Don’t let apprehension about entering the financial world or the belief that you “just aren’t good with money” keep you from expanding your financial literacy?
There are resources that can assist you along the journey and tiny measures you may take:
▪ Inquire about free resources
Start by making use of any free tools that you may already have. For instance, the issuer of your credit card, bank, or credit union may monitor your spending habits on its website or mobile application.
Free credit score monitoring is also provided by a number of banks and Experian. These tools might help you gain a general understanding of where your money is going and how your credit is doing.
▪ Consult your employer
Identify any free financial counseling or employee financial wellness programs offered by the business where you work.
A financial expert may be available to you as part of your package of workplace perks, which can provide you with early insight into the areas you need to concentrate on the most (like saving, retirement, budgeting or debt reduction).
▪ Research credit counseling
Credit counseling organizations, which hire counselors certified in budgeting and debt repayment strategies, are another source of professional assistance. If you have the resources, you can also think about consulting a professional financial planner as your financial advisor.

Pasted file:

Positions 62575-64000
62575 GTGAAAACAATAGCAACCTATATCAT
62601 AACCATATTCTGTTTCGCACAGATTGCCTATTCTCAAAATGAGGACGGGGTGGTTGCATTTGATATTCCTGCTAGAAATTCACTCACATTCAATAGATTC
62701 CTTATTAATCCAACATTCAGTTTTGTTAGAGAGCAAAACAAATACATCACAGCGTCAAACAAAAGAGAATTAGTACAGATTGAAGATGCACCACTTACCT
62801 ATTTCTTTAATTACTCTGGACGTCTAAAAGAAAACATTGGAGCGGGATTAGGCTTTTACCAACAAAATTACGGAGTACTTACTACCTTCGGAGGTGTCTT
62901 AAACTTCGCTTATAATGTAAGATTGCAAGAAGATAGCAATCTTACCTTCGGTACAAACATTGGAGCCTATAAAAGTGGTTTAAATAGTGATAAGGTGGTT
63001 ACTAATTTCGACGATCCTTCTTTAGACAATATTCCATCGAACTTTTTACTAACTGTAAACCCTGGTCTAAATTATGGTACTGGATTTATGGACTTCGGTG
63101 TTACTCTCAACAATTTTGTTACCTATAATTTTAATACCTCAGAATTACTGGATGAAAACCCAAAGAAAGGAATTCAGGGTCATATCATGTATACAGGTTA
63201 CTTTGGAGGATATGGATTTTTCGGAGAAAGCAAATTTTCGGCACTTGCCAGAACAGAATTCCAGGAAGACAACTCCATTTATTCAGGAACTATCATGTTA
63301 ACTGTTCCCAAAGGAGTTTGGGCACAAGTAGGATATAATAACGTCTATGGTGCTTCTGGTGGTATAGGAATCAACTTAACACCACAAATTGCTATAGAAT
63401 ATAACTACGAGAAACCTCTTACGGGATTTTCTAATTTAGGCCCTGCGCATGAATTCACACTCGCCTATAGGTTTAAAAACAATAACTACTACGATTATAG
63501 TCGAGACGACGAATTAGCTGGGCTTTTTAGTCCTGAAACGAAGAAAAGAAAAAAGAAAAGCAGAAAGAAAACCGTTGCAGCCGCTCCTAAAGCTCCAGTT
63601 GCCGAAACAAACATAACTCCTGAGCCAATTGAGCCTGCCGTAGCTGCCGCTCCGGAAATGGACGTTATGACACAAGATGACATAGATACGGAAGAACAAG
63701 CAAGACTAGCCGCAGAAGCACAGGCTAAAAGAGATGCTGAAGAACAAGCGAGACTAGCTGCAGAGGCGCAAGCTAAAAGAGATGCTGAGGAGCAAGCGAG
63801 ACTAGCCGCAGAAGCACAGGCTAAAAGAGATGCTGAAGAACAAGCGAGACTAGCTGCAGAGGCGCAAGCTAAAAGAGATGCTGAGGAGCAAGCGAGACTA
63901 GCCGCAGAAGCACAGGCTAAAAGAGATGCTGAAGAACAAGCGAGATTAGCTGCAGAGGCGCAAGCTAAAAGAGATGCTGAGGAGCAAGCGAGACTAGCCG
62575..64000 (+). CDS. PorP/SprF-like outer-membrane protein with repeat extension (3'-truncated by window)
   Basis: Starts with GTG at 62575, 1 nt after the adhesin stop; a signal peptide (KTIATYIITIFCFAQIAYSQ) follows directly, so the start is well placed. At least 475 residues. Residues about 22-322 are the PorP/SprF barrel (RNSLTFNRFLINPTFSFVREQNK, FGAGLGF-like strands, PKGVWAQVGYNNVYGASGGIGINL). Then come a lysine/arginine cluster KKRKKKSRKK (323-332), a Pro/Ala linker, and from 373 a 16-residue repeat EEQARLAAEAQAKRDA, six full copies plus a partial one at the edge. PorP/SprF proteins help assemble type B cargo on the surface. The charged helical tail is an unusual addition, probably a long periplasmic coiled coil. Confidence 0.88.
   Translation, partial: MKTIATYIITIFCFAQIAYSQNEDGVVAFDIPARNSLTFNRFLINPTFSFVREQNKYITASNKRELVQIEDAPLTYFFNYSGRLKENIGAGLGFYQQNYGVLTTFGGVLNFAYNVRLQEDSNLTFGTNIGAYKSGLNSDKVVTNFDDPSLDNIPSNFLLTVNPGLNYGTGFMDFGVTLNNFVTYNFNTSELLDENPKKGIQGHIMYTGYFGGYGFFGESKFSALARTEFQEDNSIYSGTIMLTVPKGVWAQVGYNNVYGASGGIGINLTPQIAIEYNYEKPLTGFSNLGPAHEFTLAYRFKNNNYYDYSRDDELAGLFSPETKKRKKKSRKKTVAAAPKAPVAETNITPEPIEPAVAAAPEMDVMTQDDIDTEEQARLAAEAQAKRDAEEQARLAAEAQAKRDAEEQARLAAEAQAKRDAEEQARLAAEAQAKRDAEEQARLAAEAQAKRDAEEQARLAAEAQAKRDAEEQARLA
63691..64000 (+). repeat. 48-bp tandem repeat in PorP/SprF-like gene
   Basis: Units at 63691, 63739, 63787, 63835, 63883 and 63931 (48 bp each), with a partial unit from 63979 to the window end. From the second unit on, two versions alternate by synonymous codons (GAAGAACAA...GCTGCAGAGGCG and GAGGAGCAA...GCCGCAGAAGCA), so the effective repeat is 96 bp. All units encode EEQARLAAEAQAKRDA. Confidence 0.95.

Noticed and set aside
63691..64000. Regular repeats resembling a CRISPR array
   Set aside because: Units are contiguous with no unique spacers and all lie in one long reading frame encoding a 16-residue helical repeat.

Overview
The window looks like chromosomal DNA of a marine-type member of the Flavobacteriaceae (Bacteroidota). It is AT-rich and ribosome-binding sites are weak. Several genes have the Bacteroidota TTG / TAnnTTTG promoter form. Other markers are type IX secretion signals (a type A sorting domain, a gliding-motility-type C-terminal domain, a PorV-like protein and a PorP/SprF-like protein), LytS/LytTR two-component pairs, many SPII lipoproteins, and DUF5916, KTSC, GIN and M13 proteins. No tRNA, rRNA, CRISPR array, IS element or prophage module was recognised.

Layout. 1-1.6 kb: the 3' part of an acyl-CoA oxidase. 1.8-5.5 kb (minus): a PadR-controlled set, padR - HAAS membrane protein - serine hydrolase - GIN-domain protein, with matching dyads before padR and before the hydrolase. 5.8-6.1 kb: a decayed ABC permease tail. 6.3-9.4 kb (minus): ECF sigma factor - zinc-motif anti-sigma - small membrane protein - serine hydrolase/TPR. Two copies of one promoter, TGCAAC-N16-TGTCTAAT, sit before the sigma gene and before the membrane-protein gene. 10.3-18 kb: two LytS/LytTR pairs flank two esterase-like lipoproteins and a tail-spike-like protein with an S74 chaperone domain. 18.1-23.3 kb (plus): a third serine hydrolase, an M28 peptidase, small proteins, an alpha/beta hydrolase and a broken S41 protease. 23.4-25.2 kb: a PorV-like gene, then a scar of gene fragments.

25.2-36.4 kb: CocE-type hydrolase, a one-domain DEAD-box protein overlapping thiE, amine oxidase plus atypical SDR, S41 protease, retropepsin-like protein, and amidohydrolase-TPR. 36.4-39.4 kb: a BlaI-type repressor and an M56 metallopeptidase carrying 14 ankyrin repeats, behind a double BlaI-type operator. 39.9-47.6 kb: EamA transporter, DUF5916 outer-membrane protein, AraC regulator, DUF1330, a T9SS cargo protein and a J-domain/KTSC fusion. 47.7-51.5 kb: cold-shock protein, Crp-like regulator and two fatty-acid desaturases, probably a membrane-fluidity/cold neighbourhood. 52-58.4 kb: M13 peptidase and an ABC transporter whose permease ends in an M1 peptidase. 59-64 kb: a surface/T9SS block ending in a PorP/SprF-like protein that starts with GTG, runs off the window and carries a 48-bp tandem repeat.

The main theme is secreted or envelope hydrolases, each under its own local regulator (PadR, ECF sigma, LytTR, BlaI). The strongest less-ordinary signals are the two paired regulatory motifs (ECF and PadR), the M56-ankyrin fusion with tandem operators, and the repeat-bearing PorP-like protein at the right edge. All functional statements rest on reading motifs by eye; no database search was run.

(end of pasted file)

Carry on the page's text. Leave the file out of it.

They can assist with creating financial objectives, tax planning, education and retirement savings, and debt repayment. Using directories like the XY Planning Network or the Garrett Planning Network, look for a licensed financial planner in your neighborhood or one you can communicate with online.
▪ Look for materials from reputable groups and organizations
You can learn the fundamentals of finance at your own pace from them. Some recommended businesses are:
(1) Consumer Financial Protection Bureau
This federal organization offers a variety of online consumer tools, including instructions on how to approach important financial decisions like paying for college and obtaining an auto loan.
(2) Financial Planning Association
This professional membership group for financial planners publishes materials with useful information on numerous life events and complex financial matters, such divorce and estate planning.
(3) The National Foundation for Credit Counseling (NFCC)
Locally and online credit counseling is provided by member organizations of the NFCC, and the NFCC website offers free planning resources and retirement calculators that can assist with your budget and planning.
In conclusion: your dedication to financial literacy will ultimately lead to enhanced self-confidence, which is the best result. When you have the information necessary to make wise choices, you can feel confident that you won’t have to take on excessive debt or risky investments.
From there, you can develop and work toward financial objectives that will most effectively support your desire for a happy life.
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